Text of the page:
(b) Green budded stumps are planted in polybags of appropriate size and transplanted.In both the cases, transplanting can be done when the plants attain either 2-3 whorls or 6-7 whorls of leaves.

iv. Budded stump planting: Seedlings raised in nurseries are budded and transplanted after pruning the stem at about 8 cm from the bud patch.

SPACING:

Planting materialSpacing (m)Population / haBudded plantsHilly areas6.7 X 3.4445Plains4.9 X 4.9420SeedlingsHilly areas6.1 X 3.0539Plains4.6 X 4.6479MANURING:For immature rubber trees at pre-tapping stageApply 12 kg of compost or FYM and 120 g of rock phosphate in each pit before planting. Apply 10:10:4:1.5 NPK andMg as per schedule given below:

Months after plantingPeriod of applicationQuantity per plant10:10:412:12:63September/October225 g190 kg9April/May445 g380 kg15September/October450 g380 kg21April/May450 g480 kg27September/October550 g480 kg33April/May550 g380 kg39September/October450 g380 kgApply 400 kg of mixture/ha in 2 doses, once in April/May and another in September/October from the 5th year till the tree is ready for tapping.ContMatured rubber trees under tapping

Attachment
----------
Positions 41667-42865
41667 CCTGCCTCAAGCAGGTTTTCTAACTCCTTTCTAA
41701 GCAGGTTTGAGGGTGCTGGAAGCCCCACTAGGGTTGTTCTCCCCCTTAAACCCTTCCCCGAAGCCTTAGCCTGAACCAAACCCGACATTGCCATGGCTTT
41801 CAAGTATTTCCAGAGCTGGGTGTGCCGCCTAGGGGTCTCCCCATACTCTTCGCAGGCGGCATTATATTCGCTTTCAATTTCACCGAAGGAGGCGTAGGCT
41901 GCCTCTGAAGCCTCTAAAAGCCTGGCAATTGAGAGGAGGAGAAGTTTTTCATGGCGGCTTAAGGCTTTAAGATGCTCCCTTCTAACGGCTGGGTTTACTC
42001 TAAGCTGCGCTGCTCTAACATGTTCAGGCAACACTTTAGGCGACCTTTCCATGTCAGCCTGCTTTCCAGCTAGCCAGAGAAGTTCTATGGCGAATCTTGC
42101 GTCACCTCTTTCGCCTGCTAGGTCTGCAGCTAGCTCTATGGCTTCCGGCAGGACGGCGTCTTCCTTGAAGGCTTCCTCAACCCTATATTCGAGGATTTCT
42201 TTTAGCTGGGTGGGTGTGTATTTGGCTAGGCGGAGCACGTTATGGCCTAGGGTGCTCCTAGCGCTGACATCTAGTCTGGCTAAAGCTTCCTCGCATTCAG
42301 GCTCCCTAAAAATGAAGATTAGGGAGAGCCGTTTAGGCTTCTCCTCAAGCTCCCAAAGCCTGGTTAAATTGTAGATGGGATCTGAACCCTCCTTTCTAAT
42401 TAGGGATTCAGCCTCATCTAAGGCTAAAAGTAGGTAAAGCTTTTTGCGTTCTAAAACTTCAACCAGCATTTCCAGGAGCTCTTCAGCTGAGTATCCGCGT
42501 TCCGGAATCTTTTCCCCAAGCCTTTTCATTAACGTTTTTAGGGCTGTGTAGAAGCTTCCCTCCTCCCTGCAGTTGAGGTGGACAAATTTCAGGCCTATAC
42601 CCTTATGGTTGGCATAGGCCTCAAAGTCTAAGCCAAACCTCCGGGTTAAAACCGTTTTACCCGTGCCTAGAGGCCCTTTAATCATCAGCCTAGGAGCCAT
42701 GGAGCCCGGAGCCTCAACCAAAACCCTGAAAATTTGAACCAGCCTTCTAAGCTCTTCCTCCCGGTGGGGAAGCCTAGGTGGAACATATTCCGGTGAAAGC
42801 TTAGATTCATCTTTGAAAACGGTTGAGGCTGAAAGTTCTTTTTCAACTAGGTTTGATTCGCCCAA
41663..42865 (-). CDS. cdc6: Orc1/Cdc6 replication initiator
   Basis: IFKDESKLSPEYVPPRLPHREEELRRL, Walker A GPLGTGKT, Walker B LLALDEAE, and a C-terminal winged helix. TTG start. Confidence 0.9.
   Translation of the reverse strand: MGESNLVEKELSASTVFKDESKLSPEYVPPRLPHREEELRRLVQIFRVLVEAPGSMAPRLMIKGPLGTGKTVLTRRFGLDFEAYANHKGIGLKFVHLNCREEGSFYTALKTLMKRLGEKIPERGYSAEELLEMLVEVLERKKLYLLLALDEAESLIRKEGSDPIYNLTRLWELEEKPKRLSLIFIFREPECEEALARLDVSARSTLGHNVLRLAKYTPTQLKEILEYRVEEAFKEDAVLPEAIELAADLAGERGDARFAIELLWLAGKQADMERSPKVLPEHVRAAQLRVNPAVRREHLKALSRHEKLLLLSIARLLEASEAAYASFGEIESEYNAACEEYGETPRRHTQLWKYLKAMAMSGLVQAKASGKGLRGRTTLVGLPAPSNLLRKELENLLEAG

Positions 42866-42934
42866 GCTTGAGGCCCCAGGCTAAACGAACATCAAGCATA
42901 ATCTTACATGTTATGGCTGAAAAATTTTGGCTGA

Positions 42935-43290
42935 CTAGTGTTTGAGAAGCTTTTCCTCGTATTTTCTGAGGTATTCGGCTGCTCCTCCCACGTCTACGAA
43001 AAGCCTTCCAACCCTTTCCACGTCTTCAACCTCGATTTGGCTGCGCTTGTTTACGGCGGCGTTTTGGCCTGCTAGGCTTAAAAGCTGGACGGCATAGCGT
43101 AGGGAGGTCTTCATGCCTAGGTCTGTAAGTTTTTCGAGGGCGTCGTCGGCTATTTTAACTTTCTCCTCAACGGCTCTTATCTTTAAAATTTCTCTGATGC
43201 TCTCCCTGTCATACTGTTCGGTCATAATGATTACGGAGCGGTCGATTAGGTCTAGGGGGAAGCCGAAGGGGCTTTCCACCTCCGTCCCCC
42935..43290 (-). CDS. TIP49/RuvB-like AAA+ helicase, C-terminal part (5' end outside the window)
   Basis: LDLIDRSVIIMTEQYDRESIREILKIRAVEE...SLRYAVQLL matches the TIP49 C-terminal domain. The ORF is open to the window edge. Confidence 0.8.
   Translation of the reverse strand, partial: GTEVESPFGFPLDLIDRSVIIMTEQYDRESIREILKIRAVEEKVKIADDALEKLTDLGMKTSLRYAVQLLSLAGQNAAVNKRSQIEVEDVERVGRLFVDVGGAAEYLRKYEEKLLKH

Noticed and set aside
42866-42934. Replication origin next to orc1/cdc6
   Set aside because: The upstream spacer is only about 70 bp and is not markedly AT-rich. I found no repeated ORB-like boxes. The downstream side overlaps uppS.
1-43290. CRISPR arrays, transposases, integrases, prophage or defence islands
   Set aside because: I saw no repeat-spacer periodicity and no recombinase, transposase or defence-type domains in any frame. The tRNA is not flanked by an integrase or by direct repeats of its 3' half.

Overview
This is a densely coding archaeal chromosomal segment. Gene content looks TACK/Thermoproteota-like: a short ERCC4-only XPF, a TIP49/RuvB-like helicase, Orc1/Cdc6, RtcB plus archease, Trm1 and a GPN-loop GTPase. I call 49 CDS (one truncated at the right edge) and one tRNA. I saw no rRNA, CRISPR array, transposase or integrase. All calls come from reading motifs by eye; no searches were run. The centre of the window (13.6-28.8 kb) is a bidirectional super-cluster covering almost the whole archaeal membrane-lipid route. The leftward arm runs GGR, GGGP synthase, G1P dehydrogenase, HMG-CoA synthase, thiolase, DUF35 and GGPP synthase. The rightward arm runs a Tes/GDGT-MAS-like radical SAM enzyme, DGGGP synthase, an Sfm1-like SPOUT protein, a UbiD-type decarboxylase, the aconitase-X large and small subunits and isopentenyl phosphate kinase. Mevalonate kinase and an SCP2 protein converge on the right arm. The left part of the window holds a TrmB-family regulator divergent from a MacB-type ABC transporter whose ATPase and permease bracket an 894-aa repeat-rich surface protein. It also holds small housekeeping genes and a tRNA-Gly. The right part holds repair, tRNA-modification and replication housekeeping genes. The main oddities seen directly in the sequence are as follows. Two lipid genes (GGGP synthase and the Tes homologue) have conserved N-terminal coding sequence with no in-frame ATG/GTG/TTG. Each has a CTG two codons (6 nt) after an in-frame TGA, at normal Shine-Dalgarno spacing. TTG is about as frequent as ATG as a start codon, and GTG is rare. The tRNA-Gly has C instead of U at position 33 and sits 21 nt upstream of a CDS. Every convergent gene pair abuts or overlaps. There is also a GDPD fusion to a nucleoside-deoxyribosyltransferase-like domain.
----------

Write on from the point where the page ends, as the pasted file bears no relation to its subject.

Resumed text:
For matured rubber trees under tapping apply NPK 10:10:10 grade mixtures at the rate of 900 g/tree (300 kg/ha) every year in two split doses. Add 10 kg commercial Magnesium sulphate for every 100 kg of the above mixture if there is magnesium deficiency.PRUNING:Pruning to a height of 2.0-2.5m allows the development of a smooth trunk without branches or large scars. In polybag budding; allow the plant to grow without branches until 2.0- 2.5 m from union, then prune. Pruning also allows the development of a balanced canopy. Maintain 4-5 well-spaced branches to avoid wind damage